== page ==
Self-driving cars are around the corner, with a range of stakeholders keen for their implementation. The vehicles promise reduced emissions, improved efficiency, improved safety standards and improved utilisation. Consumer sentiment remains relatively divided, however, with many weary of potential risks associated with a complete loss of control. While weary, the majority of consumers in a recent survey would put down more than $5,000 for a fully automatous vehicle.
Driving has, since the birth of the modern car, become both a necessity in many places around the world as well as an activity of leisure. The freedom and practicality associated with motorised vehicles have seen more than 37.1 million cars on UK roads – sales continue to grow, with more than 100 million new units expected to be sold by 2021 globally.
Cars, particularly ICE models, however, are polluting. Besides the large amount of greenhouse gas emitted, other noxious gases are produced during combustion which have direct negative effects on city environments. Large numbers of cars also create congestion, as well as vehicle accidents – which claim 1,732 lives in the UK each year and seriously injures more than 22,000.
Times are changing, however, with ever increased focus on efficiency, environmentally friendly, safety and practicality driving forward new technologies that aim at revolutionising the car through full automation. According to a recent analysis of the potential impact of fully automatous self-driving vehicles (SDV) – their full implementation could see up to a 60% drop in the number of cars on city streets, an 80% drop in emissions and a 90% drop in accidents.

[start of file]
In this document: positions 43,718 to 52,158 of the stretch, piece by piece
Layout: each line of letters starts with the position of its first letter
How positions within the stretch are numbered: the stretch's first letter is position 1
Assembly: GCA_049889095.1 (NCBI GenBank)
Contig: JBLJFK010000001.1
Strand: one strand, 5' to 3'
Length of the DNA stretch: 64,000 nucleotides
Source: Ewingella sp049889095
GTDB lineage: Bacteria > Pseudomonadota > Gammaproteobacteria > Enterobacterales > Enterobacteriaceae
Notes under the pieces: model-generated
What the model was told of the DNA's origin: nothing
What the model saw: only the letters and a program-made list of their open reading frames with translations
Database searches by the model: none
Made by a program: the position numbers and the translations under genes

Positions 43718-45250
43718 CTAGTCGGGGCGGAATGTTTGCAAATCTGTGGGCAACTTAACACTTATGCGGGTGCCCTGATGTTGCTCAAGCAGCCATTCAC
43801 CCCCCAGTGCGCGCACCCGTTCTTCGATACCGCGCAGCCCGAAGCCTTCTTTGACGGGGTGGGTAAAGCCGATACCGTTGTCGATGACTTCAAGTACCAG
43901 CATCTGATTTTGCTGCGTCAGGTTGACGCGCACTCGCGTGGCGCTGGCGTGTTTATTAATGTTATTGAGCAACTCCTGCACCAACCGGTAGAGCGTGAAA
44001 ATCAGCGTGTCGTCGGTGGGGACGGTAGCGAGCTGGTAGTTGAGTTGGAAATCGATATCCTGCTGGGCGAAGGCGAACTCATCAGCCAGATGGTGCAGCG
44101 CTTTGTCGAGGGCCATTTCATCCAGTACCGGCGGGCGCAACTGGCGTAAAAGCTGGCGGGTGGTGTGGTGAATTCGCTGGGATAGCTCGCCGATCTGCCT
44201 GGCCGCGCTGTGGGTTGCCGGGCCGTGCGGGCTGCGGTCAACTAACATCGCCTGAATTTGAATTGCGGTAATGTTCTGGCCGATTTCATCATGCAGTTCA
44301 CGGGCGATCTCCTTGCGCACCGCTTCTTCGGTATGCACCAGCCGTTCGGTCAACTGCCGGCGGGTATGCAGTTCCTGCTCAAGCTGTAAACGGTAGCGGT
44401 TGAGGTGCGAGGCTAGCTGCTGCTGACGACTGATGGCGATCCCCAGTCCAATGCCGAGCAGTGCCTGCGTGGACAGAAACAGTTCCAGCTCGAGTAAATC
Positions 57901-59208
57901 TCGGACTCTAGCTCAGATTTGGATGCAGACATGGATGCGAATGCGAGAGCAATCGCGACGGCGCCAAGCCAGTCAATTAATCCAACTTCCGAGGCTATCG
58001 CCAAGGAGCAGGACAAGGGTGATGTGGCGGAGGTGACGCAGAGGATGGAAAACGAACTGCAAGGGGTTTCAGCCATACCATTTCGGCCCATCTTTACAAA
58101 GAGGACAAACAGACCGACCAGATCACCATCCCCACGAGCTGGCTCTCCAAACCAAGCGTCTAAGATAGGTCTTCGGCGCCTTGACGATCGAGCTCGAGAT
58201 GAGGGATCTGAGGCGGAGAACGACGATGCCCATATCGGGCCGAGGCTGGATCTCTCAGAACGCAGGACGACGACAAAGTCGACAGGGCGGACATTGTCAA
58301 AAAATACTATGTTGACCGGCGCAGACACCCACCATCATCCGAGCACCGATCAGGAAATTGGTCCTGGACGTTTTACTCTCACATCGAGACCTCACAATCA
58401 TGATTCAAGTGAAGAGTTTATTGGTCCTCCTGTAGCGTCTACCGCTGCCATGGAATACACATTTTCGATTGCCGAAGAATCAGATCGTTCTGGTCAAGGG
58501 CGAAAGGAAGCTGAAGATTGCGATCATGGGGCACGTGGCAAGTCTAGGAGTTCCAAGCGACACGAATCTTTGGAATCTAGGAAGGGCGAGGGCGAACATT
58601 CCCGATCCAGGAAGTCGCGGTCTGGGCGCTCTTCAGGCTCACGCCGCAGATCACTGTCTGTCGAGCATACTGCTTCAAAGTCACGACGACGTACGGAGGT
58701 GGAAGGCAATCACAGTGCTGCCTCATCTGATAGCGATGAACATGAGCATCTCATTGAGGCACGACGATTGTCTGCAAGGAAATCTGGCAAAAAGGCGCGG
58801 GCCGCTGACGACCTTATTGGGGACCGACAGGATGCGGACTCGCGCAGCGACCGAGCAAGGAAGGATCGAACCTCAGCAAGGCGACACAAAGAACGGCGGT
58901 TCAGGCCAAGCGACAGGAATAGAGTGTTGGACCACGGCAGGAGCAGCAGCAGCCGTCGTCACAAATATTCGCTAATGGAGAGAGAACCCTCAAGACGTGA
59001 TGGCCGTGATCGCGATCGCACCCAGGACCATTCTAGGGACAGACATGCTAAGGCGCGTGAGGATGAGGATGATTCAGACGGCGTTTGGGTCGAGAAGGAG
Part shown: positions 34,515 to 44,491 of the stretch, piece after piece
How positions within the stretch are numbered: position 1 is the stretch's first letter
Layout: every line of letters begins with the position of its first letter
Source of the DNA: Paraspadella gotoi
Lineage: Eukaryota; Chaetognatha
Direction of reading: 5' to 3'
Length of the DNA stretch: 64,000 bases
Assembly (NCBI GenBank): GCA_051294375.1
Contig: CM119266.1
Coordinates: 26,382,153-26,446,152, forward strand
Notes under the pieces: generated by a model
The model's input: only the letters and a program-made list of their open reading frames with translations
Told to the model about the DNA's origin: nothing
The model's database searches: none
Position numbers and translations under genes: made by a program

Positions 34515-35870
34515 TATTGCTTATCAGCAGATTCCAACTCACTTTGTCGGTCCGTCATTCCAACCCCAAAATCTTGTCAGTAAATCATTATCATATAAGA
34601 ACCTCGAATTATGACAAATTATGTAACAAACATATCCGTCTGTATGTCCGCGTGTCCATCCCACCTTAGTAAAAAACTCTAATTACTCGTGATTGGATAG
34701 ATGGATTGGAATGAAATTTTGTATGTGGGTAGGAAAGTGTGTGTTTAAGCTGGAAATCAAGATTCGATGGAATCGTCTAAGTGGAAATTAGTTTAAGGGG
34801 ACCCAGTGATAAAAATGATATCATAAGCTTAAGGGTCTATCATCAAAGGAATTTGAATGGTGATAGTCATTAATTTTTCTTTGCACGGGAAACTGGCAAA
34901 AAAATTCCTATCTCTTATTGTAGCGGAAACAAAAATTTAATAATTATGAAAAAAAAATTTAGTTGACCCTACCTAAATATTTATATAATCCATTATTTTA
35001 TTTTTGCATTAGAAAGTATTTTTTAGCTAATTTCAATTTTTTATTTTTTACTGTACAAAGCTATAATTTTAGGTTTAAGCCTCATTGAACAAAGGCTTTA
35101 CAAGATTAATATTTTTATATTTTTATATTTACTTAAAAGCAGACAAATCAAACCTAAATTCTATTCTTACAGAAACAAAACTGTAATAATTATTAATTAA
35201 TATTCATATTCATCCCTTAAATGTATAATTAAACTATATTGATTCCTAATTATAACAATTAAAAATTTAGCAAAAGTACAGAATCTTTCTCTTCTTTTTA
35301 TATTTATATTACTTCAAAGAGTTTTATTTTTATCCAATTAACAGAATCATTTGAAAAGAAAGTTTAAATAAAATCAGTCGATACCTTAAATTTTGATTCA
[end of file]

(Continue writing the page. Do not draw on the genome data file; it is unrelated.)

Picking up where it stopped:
The high impact of SDV means that there is considerable drive to their development and implementation from stakeholders. Consumers will need to be on board, however, for the major benefits to be realised in the long-term. To identify in how far they are keen on the new technology, The Boston Consulting Group (BCG) and the World Economic Forum surveyed 5,500 consumers across 27 cities in ten countries; aiming to identify their respective sentiment to the potential arrival of automatous vehicles.
Consumer sentiment in favour of trying a self-driving car is relatively robust. Globally, 29% of respondents say that they are very likely to try one, while 29% said they are likely to do so. Only around 12% say they are very unlikely to do so.
Respondents from India display by far the most interest in trying a SDV at 56% very likely to do so, followed by UAE at 38%. In terms of likely or very likely to try, Chinese consumers are only slightly behind Indian consumers, at 75% and 85% of respondents respectively. Drivers in Singapore too are relatively keen to get into an SDV at 62% of respondents being at least likely to try.
Japan, the Netherlands and Germany hold the most sceptical consumers. In Japan just 12% say they are very likely to try, while in the Netherlands 19% say they are very likely to try. In Germany 21% say they are very unlikely to try the technology, just one point behind Japan where 22% say that they are very unlikely to try.